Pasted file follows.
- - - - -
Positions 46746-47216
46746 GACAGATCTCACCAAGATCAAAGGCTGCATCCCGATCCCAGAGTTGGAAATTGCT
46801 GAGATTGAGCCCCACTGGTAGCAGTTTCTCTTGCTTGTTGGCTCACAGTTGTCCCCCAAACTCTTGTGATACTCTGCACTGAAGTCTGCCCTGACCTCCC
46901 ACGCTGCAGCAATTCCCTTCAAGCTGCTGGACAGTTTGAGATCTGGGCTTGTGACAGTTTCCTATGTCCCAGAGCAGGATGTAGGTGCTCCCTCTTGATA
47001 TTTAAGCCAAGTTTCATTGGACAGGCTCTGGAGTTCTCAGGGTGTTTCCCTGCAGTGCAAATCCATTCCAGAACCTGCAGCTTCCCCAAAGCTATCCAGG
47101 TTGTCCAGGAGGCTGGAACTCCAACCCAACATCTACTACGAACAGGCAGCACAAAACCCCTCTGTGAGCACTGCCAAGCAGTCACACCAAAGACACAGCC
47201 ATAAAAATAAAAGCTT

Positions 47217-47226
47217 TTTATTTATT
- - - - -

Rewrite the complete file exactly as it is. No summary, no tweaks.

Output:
Positions 46746-47216
46746 GACAGATCTCACCAAGATCAAAGGCTGCATCCCGATCCCAGAGTTGGAAATTGCT
46801 GAGATTGAGCCCCACTGGTAGCAGTTTCTCTTGCTTGTTGGCTCACAGTTGTCCCCCAAACTCTTGTGATACTCTGCACTGAAGTCTGCCCTGACCTCCC
46901 ACGCTGCAGCAATTCCCTTCAAGCTGCTGGACAGTTTGAGATCTGGGCTTGTGACAGTTTCCTATGTCCCAGAGCAGGATGTAGGTGCTCCCTCTTGATA
47001 TTTAAGCCAAGTTTCATTGGACAGGCTCTGGAGTTCTCAGGGTGTTTCCCTGCAGTGCAAATCCATTCCAGAACCTGCAGCTTCCCCAAAGCTATCCAGG
47101 TTGTCCAGGAGGCTGGAACTCCAACCCAACATCTACTACGAACAGGCAGCACAAAACCCCTCTGTGAGCACTGCCAAGCAGTCACACCAAAGACACAGCC
47201 ATAAAAATAAAAGCTT

Positions 47217-47226
47217 TTTATTTATT